Major growth patterns on Belknap Campus can be recognized
architectural styles from
the 20th century. These developments also coincide with
a physical expansion outward from our earliest buildings.
(1950s – early 1960s)
The second wave of significant growth on Belknap
Campus is evidenced by Schneider Hall (above,
left) and the Miller Information Technology Center
(above, right), both completed in the late 1950s.
These buildings feature clean lines and graphic
elements that were prevalent at the time.
BRUTALIST (late 1960s – 1970s)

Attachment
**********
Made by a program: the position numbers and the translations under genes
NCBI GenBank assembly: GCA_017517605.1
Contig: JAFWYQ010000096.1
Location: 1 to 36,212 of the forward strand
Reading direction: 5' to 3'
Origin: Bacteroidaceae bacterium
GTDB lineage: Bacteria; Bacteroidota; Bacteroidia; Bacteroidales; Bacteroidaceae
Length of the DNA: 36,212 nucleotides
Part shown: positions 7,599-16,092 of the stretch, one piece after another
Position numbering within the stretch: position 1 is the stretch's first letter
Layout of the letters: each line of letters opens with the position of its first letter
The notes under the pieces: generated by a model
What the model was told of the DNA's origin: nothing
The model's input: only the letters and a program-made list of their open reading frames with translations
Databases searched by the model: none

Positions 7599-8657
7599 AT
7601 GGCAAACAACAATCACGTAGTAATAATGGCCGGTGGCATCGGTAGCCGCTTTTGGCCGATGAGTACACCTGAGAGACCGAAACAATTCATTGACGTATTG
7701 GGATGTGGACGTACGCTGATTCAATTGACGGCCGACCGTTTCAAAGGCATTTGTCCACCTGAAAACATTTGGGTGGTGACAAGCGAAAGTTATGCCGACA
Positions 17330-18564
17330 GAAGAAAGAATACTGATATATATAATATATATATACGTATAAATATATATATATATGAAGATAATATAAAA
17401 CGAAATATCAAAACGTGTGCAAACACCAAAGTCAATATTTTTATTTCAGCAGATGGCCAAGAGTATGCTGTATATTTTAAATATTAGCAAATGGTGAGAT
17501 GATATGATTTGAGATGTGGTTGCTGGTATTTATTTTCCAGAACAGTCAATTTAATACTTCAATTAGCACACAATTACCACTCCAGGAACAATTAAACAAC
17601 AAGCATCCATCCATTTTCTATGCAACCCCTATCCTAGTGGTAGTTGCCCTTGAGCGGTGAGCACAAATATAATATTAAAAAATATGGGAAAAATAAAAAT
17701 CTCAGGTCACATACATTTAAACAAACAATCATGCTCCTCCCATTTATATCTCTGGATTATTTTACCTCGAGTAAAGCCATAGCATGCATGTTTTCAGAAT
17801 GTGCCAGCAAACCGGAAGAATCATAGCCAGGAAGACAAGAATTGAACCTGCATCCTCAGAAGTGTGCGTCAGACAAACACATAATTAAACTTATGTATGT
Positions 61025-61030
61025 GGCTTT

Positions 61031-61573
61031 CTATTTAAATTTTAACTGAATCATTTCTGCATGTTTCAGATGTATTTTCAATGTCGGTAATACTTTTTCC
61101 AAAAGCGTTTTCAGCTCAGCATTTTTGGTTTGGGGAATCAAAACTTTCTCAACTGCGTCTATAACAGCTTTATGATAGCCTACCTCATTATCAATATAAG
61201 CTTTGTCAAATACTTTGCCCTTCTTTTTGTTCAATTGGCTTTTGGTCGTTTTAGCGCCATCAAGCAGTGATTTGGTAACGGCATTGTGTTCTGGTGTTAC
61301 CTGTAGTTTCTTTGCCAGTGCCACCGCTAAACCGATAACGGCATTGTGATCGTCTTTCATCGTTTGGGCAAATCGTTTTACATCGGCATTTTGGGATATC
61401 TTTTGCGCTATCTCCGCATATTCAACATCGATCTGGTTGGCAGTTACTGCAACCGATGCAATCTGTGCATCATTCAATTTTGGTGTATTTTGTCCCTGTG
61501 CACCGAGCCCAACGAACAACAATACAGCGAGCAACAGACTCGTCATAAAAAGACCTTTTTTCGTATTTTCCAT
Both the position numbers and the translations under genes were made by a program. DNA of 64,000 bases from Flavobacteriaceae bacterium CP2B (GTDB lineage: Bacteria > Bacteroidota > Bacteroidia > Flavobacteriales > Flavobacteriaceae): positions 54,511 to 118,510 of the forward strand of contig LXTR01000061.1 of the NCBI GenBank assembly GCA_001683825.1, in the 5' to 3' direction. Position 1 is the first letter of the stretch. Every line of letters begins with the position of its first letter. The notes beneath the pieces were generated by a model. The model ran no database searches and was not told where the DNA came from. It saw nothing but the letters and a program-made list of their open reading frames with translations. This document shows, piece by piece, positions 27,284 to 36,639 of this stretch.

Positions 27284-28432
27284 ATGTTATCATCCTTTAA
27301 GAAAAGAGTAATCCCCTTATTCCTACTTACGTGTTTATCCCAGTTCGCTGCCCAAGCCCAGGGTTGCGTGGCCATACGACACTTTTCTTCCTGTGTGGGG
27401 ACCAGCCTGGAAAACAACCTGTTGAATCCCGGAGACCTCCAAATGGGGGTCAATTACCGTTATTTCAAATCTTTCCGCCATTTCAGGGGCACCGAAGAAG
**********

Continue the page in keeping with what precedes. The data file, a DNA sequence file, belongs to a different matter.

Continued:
When UofL entered the state system in 1970,
increased enrollment and the availability of
additional funds led to the expansion of Belknap
Campus yet again. The Bingham Humanities
Building (left), Strickler Hall and Davidson Hall are
all reflective of the Brutalist style of architecture,
which features blocks of heavy construction,
often employing an extensive use of concrete.
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